1st Jimmy Dygert of the A’s shuts out the Nationals, 2-0, as Washington concludes a 30 game road trip winning 8. Last year they played 31 straight on the road, an AL record.
2nd The Giants rally for two runs in the 7th off Phillies starter Bill Foxen, and win, 4–3. Christy Mathewson wins his 14th.
Well, they didn’t get him to beat Chicago. Pittsburgh’s Irv Young, acquired two weeks ago from Boston, loses his 11th straight to Chicago, 3–0, in game 1. His streak dates back to August 6, 1905. The Pirates claw back in game 2, winning, 9–4, to stay a half game behind first-place Chicago.
4th Lefthander Hooks Wiltse pitches a 10-inning no-hitter for the Giants over the Phillies 1–0. He loses his bid for a perfect 9 innings when, with 2 outs, he hits Phils P George McQuillan with a pitch on a 1-and-2 count. Ump Charles Rigler calls the pitch earlier a ball, to the dismay of Hooks and the fans, who thought it a strike. In between games McQuillan will agree that he thought it a strike as well. Art Devlin scores the winner in the 10th after singling off McQuillan and coming around on two errors. New York wins the afternoon contest more easily, 9–3, behind Dummy Taylor.
In Chicago, the first-place Browns split a pair with the White Sox, putting the Sox in 4th place, two games out. The Sox take the opener, 8–4, as reliever Ed Walsh paces the offense with a homerun, one of just three the Sox will collect all year (Frank Isbell and Fielder Jones each hit one), an all-time low. Walsh starts game 2 but doesn’t last as the Browns win, 8–1.
With suspended manager Kid Elberfeld in a front row box seat at Washington, the Highlanders take the morning game, 6-1, with a 4-run uprising in the 7th inning. Washington loads the bases in their half of the 7th with one out and Joe Lake comes in to put out the fire. After issuing two balls to Otis Clymer, Elberfeld stands and start waving and shouting to his team to bring in Doc Newton. Umpire Egan ignores the calls to ban the suspended manager and Newton trots in to strike out Clymer and end the threat. In the afternoon game, Elberfeld is banished to the clubhouse and Washington wins, 6-2, behind Walter Johnson.
In Pittsburgh, an a.m.-p.m. doubleheader with the Cubs draws 50,000 fans. Three Fingered Brown wins the morning game, 2–0, for his 4th straight shutout. Ed Reulbach takes the afternoon affair, 9–3. The Cubs and Bucs play 5 games in 3 days with the Cubs winning three: Three Fingered Brown cops 2, tossing two shutouts—a 6-hitter and a 2-hitter.
While every team is playing a doubleheader today, the Cardinals host the first single-admission doubleheader on Independence Day, according to Charlie Bevis (Doubleheaders). The Birds split with the Reds, winning 3-2, before losing, 6-3.
At Newark, Jersey City and Newark play a 19-inning scoreless tie called after 3 hours: 40 minutes on account of darkness. Lew Brockett, who started the year with the Highlanders, allows 6 hits while Ed Laffitte gives up 3 safeties.
6th In Cincinnati, Christy Mathewson stops the Reds, 2–1, beating Andy Coakley for a Giants win. He’ll beat them again by the same score on the 9th. The 3rd place Giants are now 1 ½ games behind the first-place Pirates. John McGraw misses the game to scout 19-year-old prospect Rube Marquard, pitching in Columbus.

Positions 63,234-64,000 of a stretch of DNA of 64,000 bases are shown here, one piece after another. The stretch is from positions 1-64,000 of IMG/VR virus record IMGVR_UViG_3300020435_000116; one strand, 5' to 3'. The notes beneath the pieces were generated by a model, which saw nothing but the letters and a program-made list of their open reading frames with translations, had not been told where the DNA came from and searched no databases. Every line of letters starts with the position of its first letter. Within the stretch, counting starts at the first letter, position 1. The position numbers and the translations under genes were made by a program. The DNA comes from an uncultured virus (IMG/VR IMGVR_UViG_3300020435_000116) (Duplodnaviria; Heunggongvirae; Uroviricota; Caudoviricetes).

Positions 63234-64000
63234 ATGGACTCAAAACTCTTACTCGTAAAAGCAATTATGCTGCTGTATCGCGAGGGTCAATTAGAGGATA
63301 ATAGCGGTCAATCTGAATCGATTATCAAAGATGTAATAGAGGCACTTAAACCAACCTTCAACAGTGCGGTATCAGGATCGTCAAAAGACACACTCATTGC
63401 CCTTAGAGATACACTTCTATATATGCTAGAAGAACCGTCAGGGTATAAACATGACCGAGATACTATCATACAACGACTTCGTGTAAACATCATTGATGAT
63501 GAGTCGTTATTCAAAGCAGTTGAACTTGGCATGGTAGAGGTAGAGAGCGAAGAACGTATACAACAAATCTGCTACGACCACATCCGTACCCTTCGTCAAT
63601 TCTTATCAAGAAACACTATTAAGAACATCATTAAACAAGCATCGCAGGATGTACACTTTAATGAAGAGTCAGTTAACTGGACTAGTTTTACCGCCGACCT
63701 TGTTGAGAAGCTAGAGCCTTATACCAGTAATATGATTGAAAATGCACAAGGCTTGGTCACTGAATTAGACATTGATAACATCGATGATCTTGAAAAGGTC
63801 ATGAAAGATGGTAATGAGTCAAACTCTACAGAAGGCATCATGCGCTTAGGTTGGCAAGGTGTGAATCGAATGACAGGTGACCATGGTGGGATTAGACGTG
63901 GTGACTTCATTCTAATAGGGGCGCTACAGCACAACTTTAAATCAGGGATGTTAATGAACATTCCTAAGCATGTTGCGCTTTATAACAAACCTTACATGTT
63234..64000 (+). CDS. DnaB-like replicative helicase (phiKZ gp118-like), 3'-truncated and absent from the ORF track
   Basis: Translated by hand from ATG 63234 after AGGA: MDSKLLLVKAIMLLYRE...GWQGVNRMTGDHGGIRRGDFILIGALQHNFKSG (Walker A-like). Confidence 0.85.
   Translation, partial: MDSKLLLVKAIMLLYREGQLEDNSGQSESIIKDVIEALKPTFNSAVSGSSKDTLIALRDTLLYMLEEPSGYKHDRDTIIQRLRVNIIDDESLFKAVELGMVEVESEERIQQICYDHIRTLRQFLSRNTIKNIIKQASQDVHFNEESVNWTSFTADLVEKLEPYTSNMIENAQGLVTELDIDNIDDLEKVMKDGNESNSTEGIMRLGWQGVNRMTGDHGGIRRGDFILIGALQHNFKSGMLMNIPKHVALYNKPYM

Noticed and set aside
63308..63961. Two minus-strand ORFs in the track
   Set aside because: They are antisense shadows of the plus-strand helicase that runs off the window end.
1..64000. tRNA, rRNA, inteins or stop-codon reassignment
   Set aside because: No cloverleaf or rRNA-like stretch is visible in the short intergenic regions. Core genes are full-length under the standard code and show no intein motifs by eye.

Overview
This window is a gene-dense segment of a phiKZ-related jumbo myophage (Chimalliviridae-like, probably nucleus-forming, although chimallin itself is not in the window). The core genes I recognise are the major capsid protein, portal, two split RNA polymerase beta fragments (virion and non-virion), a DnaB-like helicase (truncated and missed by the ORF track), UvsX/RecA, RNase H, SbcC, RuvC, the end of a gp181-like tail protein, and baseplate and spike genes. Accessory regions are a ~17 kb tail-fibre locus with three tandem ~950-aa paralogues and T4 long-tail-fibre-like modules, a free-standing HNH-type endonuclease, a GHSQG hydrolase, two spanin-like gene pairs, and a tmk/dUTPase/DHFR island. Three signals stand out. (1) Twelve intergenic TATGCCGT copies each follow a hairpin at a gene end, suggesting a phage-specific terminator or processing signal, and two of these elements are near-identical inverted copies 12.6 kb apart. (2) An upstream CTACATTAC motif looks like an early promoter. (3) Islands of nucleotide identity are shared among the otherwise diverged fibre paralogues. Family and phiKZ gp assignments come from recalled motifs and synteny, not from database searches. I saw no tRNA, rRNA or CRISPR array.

8th Despite 5 hits by Honus Wagner, the host Pirates drop a doubleheader to their cross-state rivals, the Phillies, 4–1 and 8–5. They will split the next two games, but lose Deacon Phillippe for the year when he is hit on his pitching hand by a Red Dooin line drive.
9th Mathewson spins another 4 hitter over the Reds, beating them again, 2–1. The losing hurler is Bob Ewing.
The Cubs win their 2nd in a row from Brooklyn, this time in 10 innings, 4–3. Three Fingered Brown tops Nap Rucker.
10th At Pittsburgh, the Giants (43-30) take a 4-0 lead, but the Pirates claw back on back-to-back triples by Wagner and Clarke. Tommy Leach wins it for the Bucs with a 9th inning home run to deep center.
The Red Sox purchase 1B Jake Stahl from the Highlanders.
11th The White Sox play their 2nd 16-inning game in 2 days, beating Philadelphia 5–4.
Vic Willis gives the Pirates their 2nd win in a row over the Giants, winning, 6–2. Mike Donlin’s triple is the only New York hit.
13th New York sweeps the Pirates, beating Lefty Leifeld, 7–0, on a 3-hitter by Mathewson, then taking the nitecap 7–4. Pittsburgh racked up 3 homers—by Wagner, Chief Wilson and Alan Storke—but to no avail. McGinnity wins the nitecap with relief help from Hooks Wiltse.
15th In Chicago, the Giants pound Three Fingered Brown and 2 relievers to win, 11–0, and move into 2nd place. The Cubs drop two places to 3rd.
The Pirates tie the Braves in the 9th and win in the 10th, 3–2, when Fred Clarke is hit by a pitch with the bases loaded. The Bucs take the NL lead by a half-game.
16th At Chicago, manager Frank Chicago figures to rattle Giants rookie Otis “Doc” Crandall and elects to bat the Cubs first (this option rule for the home team was changed in 1950). But Crandall is a rock and nurses a 4-1 lead into the last of the 9th. After one out, Christy Mathewson, warming in the bullpen, decides the game is well in hand and goes into the clubhouse to shower. Crandall promptly walks three straight, wherein McGraw looks in vain for Matty. The Giants ace quickly dries off, throws on a uniform, and puts his street shoes on. By the time he arrives on the mound, reliever Joe McGinnity has walked in a run. Matty gets a ground out, then a strikeout, and the Giants win, 4-3. Ed Reulbach takes the loss for Chicago.
17th In another classic matchup, Three Fingered Brown and Christy Mathewson pair off with Brown winning, 1–0. The Cubs pitcher allows 6 hits, with Matty giving up 7. The only run comes on a 5th inning inside-the-park home run by Matty’s nemesis, Joe Tinker, who runs through the arms of 3B coach Heinie Zimmerman to score. In the 12 matchups between the two pitchers, Brown has won eight. A tragic occurrence happens during Tinker’s home run dash when a boy, standing on the roof of a nearby building to view the game, falls 50 feet to his death.